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Sleep mode vs hibernation on desktop

Last response: in Windows 7
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September 20, 2011 8:12:47 PM

So i been reading a lot on what is the difference between sleep vs hybrid mode, i used to put my pc to sleep but now for some odd reason when i select the sleep button only the screen shuts off...lights and fan still on...well pc still on.. so now i been using hibernation mode and i noticed it takes longer to wake up/boot but also noticed my electric bill was a bit lower. What mode is better?/healthier for the pc,i guess is my question/concern.
a c 209 $ Windows 7
September 20, 2011 10:16:16 PM

"Sleep" means to go into a low-power state but to not actually turn off the machine. The CPU is quiesced but still turned on, and the system can wake up and resume (for a scheduled job, for example).

"Hibernate" means to save RAM contents to the hard drive then shut down and power off.

"Hybrid Sleep" means to save RAM contents to the hard drive and then shut down and power off - EXCEPT that RAM is still powered on so that it doesn't lose it's data. This permits almost instant startup.

Which mode is "healthier" is a matter for debate. There are those people who feel that spinning down your hard drives tends to "wear them out" and reduces their life. All three of the above modes do that.

I'm not in that camp. Modern hard drives have head offloading ramps and the wear on a drive due to a spin-down / spin-up cycle is basically negligible. Modern drives are rated at 300,000 start/stop cycles, which means that your drive will last for 10 years even if you stop and start it 100 times a day.

"Hybrid sleep" mode is IMHO a good balance between fast startup and minimal power usage. My Core i7 system with 12GB of RAM uses only about 7W of power in hybrid sleep mode.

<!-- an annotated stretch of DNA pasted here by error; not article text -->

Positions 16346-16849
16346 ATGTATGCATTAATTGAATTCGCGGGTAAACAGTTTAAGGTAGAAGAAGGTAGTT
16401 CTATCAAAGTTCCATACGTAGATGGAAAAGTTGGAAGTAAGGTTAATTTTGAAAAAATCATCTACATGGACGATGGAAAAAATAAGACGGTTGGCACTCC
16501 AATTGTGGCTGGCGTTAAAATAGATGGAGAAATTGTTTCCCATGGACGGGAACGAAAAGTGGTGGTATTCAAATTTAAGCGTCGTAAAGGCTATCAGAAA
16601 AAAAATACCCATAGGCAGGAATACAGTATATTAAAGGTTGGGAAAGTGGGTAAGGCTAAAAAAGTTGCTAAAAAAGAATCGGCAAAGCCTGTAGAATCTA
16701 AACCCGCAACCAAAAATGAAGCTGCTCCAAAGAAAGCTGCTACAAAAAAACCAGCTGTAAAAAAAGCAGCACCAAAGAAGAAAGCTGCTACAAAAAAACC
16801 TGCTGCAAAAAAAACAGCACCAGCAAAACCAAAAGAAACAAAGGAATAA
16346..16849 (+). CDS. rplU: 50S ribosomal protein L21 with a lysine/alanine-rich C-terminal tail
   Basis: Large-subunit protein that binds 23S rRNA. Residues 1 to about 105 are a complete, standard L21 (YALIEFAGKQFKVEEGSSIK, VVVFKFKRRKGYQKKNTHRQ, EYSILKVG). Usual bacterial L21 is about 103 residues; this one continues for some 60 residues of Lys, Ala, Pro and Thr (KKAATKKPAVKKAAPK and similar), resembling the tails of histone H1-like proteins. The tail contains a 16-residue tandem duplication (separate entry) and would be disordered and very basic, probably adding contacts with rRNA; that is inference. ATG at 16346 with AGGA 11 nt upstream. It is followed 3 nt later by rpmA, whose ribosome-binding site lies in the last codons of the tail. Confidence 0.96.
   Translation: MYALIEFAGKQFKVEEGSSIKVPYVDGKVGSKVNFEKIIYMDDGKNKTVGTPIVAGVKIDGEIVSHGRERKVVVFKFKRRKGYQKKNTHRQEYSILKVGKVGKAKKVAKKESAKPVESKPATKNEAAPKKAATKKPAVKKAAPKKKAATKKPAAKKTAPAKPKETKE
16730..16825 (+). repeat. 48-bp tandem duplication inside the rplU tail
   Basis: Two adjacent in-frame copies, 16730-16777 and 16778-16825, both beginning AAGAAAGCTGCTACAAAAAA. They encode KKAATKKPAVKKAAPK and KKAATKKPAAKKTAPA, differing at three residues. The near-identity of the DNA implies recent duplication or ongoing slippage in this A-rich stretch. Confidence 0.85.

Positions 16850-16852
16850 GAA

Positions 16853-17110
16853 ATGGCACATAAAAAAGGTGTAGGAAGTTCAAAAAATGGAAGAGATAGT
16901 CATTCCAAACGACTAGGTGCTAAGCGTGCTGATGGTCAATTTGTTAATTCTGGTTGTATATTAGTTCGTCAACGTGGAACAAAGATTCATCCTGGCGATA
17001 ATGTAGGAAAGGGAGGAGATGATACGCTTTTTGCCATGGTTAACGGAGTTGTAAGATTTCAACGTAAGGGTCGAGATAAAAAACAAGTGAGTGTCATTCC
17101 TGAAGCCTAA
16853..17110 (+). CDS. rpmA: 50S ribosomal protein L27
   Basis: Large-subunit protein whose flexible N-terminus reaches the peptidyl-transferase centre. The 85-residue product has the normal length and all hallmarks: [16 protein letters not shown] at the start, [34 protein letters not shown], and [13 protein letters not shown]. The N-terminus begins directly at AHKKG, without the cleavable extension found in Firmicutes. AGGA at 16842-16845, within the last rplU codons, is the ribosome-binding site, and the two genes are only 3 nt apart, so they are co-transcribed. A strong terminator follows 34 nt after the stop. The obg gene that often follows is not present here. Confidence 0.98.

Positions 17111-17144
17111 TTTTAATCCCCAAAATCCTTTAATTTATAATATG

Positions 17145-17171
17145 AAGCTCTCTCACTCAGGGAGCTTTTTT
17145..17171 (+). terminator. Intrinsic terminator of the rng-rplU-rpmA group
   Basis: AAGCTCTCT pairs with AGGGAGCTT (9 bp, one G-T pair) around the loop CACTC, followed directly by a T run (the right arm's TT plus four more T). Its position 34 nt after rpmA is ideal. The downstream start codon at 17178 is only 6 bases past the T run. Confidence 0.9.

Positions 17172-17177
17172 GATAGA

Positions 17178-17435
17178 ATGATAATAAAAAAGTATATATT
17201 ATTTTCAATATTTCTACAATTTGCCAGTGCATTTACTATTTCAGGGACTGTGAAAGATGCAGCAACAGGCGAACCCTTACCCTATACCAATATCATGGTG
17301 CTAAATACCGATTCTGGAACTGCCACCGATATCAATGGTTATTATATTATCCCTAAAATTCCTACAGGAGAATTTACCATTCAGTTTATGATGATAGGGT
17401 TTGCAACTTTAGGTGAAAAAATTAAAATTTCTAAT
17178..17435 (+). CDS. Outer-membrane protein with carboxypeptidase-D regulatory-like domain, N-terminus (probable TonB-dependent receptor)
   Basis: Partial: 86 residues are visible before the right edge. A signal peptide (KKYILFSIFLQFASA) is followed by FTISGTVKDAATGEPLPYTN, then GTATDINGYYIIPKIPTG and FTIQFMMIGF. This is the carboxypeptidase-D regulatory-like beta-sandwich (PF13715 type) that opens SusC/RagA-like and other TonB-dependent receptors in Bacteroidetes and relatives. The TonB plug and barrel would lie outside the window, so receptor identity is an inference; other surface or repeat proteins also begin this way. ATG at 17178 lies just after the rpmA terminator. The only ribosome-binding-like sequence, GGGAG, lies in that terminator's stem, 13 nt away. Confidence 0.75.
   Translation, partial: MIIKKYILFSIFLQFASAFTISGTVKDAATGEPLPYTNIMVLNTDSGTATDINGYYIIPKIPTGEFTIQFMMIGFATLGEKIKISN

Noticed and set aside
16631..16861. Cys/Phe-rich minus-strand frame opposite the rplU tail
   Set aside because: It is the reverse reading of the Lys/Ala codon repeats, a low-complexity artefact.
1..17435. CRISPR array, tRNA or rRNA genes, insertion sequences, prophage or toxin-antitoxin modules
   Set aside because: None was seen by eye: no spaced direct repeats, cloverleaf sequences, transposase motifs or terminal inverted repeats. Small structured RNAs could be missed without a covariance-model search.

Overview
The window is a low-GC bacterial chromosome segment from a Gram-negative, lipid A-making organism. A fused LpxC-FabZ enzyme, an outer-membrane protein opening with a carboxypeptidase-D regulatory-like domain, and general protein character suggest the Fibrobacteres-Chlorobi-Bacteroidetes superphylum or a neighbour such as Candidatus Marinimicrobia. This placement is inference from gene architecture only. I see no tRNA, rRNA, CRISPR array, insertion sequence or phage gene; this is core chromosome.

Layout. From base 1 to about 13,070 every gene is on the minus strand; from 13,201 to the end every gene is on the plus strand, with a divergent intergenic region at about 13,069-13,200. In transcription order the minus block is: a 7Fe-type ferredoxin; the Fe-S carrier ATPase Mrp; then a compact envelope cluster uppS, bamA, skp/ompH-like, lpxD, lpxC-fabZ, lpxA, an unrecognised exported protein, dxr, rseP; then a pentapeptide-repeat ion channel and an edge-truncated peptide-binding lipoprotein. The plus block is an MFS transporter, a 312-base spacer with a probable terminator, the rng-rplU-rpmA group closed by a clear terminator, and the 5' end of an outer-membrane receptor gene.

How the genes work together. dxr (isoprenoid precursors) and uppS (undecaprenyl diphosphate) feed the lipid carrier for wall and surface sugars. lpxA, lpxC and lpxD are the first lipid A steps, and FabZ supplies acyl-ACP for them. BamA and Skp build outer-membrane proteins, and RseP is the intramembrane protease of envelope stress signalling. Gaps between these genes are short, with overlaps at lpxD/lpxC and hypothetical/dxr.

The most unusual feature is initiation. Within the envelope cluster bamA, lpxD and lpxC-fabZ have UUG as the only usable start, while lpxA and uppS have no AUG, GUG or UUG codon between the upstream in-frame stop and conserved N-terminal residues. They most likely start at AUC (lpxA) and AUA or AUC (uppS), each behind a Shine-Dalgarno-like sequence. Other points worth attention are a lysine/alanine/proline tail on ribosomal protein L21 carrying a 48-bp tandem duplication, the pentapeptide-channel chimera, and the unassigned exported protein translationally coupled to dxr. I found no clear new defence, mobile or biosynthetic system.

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September 21, 2011 5:42:24 AM

Nice info that helps... strange enough i dont have Hybrid sleep option not on the advance power settings nor the start button
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a c 209 $ Windows 7
September 21, 2011 7:30:01 AM

So when you do this:

- Click "Start", type "Power Options" into the search box, and hit <Enter>
- Click the "Change Plan Settings" link for the power plan that you're using
- Click the "Change advanced power settings" link
- Click the "+" beside the "Sleep" item in the list to open up the sub-choices

...you don't see an item labelled "Allow hybrid sleep"?

If not, I wonder if it might be because your motherboard doesn't have the ability to supply power to maintain RAM contents while everything else is shut down.

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September 21, 2011 3:25:57 PM

sminlal said:
So when you do this:

- Click "Start", type "Power Options" into the search box, and hit <Enter>
- Click the "Change Plan Settings" link for the power plan that you're using
- Click the "Change advanced power settings" link
- Click the "+" beside the "Sleep" item in the list to open up the sub-choices

...you don't see an item labelled "Allow hybrid sleep"?

If not, I wonder if it might be because your motherboard doesn't have the ability to supply power to maintain RAM contents while everything else is shut down.



Nope its not there. Hmmm idk my mobo its pretty high end.. MSI Big Bang-XPower
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a c 209 $ Windows 7
September 21, 2011 3:42:28 PM

Odd. A driver issue, perchance?
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a b $ Windows 7
September 21, 2011 6:27:45 PM

one advantage of sleep over hibernate is if using a smaller hard drive like an ssd using sleep instead of hibernate can give you more disk space as you can delete the large hyberfil.sys file
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September 21, 2011 6:58:38 PM

mcnumpty23 said:
one advantage of sleep over hibernate is if using a smaller hard drive like an ssd using sleep instead of hibernate can give you more disk space as you can delete the large hyberfil.sys file


Can you configure where Windows writes this file? Say, if you have an 80 GB OS / Application SSD but a 2 TB media drive, could you change a setting somewhere to write the hibernation file to the media drive?
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a c 209 $ Windows 7
September 21, 2011 8:27:52 PM

emesis said:
Can you configure where Windows writes this file? Say, if you have an 80 GB OS / Application SSD but a 2 TB media drive, could you change a setting somewhere to write the hibernation file to the media drive?
Unfortunately, no. The hibernation file always resides in the root folder of the drive that contains the operating system.
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